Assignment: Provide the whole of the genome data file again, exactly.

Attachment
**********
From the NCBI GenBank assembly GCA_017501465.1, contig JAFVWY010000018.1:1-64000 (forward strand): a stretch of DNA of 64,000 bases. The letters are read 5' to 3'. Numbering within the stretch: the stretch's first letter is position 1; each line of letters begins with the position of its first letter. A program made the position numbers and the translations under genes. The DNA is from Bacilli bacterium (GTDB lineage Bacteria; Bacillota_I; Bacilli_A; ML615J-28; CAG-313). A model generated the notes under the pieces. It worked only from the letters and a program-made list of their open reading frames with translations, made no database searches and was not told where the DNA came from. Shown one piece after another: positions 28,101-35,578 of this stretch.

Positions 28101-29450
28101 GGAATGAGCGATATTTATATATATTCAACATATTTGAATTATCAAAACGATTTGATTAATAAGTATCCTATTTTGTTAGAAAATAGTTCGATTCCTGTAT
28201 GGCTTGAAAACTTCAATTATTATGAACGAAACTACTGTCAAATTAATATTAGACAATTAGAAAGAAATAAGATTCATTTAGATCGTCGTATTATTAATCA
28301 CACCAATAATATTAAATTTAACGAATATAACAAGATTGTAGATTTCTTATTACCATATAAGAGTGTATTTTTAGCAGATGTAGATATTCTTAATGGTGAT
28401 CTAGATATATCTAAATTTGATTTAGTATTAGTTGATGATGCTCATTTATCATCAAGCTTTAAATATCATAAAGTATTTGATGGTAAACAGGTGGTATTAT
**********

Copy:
From the NCBI GenBank assembly GCA_017501465.1, contig JAFVWY010000018.1:1-64000 (forward strand): a stretch of DNA of 64,000 bases. The letters are read 5' to 3'. Numbering within the stretch: the stretch's first letter is position 1; each line of letters begins with the position of its first letter. A program made the position numbers and the translations under genes. The DNA is from Bacilli bacterium (GTDB lineage Bacteria; Bacillota_I; Bacilli_A; ML615J-28; CAG-313). A model generated the notes under the pieces. It worked only from the letters and a program-made list of their open reading frames with translations, made no database searches and was not told where the DNA came from. Shown one piece after another: positions 28,101-35,578 of this stretch.

Positions 28101-29450
28101 GGAATGAGCGATATTTATATATATTCAACATATTTGAATTATCAAAACGATTTGATTAATAAGTATCCTATTTTGTTAGAAAATAGTTCGATTCCTGTAT
28201 GGCTTGAAAACTTCAATTATTATGAACGAAACTACTGTCAAATTAATATTAGACAATTAGAAAGAAATAAGATTCATTTAGATCGTCGTATTATTAATCA
28301 CACCAATAATATTAAATTTAACGAATATAACAAGATTGTAGATTTCTTATTACCATATAAGAGTGTATTTTTAGCAGATGTAGATATTCTTAATGGTGAT
28401 CTAGATATATCTAAATTTGATTTAGTATTAGTTGATGATGCTCATTTATCATCAAGCTTTAAATATCATAAAGTATTTGATGGTAAACAGGTGGTATTAT